My first book has been around now for years, which means the cover's been renovated for a new generation -- and now a new culture -- of readers. Try matching the covers to the edition (the first one's a bit facile, but I just got my copies in the mail so I'm too excited to care.)
  1. French edition, 2007.
  2. Little Brown reissue, 2005.
  3. Hyperion paperback, 1994.
  4. Little Brown original, 1993.

Poetry Friday: Fire Escape Poetry Contests

Did you know that the Fire Escape is accepting entries for the fourth annual poetry and short fiction contests? Writers must be teens "between cultures" (find more about the rules here), and I'm delighted to present the winning poems and stories from the past three years. Please spread the word, as this year's contest closes by the first of June and (cash) prizes are sent out by the Fourth of July.

For this week's Poetry Friday, I offer the winning poem from the 2006 contest, written by Amelia, age 15:


an onion dome of gold
defies the pale blue sky
and glitters like a Christmas card
the small Orthodox church, a time machine beckoning
to a place lost but remembered in dreams
a genetic gift
as tangible as eyes the color of the Baltic sea

American Idol is on
and i should be watching it
but instead i find myself
lighting a candle
and breathing in incense so pungent
it makes my nose bleed

instead i find myself
in the remnant of a world
that smells of boiled cabbage
and feels like velvet
because it is lent
even in New York
and my Russianness clings to me
like soot on a humid city morning

i would like to tell you that i feel out of place
surrounded by old women dressed in black
whose prayers sound like chickens cackling softly
my ears not attuned to a choir singing in Old Church Slavonic
a language nobody seems to understand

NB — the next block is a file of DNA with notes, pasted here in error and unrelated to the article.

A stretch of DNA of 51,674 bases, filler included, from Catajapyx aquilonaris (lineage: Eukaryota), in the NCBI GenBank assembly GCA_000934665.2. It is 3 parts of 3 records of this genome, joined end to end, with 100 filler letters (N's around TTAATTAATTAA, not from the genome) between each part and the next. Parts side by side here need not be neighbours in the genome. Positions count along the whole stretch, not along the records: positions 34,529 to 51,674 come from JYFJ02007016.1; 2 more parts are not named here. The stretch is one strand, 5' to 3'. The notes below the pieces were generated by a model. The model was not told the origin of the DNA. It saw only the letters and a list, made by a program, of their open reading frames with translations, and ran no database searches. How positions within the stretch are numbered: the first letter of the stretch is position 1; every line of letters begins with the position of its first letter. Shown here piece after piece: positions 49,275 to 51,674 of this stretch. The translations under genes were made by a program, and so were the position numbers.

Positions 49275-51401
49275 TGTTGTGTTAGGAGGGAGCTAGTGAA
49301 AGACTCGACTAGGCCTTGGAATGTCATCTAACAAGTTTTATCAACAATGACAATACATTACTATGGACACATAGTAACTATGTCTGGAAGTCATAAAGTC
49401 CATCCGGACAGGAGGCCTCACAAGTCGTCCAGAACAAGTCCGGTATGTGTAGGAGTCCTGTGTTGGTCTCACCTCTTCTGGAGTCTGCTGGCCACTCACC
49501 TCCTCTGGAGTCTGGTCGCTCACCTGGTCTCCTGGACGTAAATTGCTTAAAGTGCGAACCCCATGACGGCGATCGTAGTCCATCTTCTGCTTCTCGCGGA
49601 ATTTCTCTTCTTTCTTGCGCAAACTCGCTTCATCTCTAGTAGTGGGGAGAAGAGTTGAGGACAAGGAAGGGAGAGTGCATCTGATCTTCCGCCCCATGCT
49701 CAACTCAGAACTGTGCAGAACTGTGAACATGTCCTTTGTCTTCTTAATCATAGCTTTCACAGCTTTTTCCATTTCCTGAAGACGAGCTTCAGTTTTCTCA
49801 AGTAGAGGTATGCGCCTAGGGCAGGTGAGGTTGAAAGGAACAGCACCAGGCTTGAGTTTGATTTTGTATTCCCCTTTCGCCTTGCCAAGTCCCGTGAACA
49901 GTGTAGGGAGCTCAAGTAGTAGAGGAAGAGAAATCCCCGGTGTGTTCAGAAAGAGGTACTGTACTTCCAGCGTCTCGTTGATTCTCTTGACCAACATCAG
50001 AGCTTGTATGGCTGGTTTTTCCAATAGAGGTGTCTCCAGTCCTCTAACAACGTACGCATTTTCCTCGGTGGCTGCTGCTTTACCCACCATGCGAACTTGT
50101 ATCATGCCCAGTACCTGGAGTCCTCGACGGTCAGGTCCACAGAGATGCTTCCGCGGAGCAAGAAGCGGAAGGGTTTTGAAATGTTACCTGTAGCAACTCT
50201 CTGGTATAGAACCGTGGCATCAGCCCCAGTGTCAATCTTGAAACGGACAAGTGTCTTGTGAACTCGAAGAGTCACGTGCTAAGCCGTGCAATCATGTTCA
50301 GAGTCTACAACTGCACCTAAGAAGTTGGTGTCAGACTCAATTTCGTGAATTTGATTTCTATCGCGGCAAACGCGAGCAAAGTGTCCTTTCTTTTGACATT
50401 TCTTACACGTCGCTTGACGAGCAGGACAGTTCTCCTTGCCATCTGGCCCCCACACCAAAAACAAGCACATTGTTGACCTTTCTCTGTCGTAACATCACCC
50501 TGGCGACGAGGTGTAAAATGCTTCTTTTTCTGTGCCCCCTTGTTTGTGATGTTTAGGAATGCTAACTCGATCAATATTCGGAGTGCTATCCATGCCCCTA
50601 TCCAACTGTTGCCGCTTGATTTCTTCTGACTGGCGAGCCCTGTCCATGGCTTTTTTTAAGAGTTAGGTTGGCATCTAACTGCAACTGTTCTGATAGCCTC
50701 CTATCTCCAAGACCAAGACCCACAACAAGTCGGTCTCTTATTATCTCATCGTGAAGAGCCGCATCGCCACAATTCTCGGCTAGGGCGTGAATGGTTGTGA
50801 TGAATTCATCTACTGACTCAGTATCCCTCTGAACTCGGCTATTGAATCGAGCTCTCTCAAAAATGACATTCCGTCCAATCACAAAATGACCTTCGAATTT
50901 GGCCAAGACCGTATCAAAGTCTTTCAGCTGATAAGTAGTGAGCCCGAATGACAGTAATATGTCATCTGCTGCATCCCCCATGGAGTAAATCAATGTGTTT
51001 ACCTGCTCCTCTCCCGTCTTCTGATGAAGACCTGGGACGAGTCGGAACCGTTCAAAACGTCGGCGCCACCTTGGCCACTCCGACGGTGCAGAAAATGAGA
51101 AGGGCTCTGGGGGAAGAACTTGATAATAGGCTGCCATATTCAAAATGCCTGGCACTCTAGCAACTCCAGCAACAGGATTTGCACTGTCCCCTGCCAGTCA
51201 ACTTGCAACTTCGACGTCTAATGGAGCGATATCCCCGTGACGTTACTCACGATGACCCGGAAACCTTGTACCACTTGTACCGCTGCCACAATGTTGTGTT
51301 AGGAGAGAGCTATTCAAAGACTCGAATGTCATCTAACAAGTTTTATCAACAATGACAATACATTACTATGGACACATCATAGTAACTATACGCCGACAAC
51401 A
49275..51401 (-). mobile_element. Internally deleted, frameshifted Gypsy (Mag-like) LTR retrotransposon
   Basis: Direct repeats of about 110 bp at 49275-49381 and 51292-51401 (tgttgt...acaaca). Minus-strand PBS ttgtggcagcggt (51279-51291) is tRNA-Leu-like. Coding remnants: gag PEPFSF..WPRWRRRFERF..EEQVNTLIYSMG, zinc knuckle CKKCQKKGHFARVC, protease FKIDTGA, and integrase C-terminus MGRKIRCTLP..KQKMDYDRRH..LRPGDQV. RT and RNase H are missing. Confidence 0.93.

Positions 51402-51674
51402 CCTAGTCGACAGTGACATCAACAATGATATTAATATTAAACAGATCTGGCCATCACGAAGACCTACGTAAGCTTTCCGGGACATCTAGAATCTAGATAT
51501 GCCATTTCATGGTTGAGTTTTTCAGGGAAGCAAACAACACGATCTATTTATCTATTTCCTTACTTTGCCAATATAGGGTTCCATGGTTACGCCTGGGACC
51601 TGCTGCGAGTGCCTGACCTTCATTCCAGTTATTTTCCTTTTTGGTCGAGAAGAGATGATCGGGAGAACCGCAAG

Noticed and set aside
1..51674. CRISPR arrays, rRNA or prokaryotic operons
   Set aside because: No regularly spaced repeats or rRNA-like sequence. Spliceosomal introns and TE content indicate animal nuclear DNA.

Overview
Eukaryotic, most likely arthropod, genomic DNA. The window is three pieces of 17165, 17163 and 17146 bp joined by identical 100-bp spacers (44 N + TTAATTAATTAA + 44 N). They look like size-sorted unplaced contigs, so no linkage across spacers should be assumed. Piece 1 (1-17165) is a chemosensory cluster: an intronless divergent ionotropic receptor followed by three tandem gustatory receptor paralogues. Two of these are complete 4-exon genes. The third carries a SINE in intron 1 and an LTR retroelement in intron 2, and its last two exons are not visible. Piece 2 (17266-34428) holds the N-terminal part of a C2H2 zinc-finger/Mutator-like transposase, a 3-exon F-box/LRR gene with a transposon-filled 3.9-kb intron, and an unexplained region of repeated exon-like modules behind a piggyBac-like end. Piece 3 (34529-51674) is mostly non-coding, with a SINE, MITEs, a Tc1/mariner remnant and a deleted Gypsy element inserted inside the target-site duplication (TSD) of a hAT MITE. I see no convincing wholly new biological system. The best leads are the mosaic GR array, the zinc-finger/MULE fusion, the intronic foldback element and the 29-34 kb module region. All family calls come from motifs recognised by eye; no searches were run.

born Yemelia Nikolayevna
i am now Mel
just Mel
Mel who wears birthday-cake lipgloss and lavendar flip-flops
who takes hip-hop on Thursday night
and knows pizza is far superior
to paper-thin pancakes stuffed with fish eggs

but somehow the deep, gold smell of the incense
and the glow of fragile white candles
and the walls filled with sad, dark saints
tell me otherwise

for when the fates were weaving my future
they used a memory yarn
that keeps stretching back
to its original shape

Why Teens Need Memoir: Left To Tell

I'm doing a chunk of school visits over these next couple of weeks, during which I mostly tell tales from my ancient past. I'm slowly coming to see that this generation of young people is starved for the stories of older survivors. They've been cheated. They've had no equivalent of the village gathering around a fire to recount fearsome accounts of fighting off lions. Most don't live near extended family, so they don't get to relax on front porches with icy glasses of lemonade to laugh with uncles or grandmothers recalling younger versions of themselves back in the day.

The film Freedom Writers beautifully depicts the power of memoir as urban teens separated by ethnic rivalries responded to Anne Frank's diary entries. That's why I want to recommend Left To Tell, Immaculee Ilibagiza's memoir of survival and devastation during the Rwandan holocaust in 1994. The power of this starkly honest story is that it doesn't leave the reader fearful and devastated. As Immaculee's tender, tough voice recounts her suffering, teens will realize that they, too, can confront and endure evil without succumbing to it.

In a culture where vengeance, violence, and suffering can devastate a high school or middle school community, and where lifestyles of self-indulgence and entitlement are flaunted and celebrated, teens need true stories of forgiveness, sacrifice, courage, and survival. Show your high schoolers the movie Hotel Rwanda. Get them a copy of Deogratias by J.P. Stassen. And let them read this story that Imaculee believes she was Left To Tell.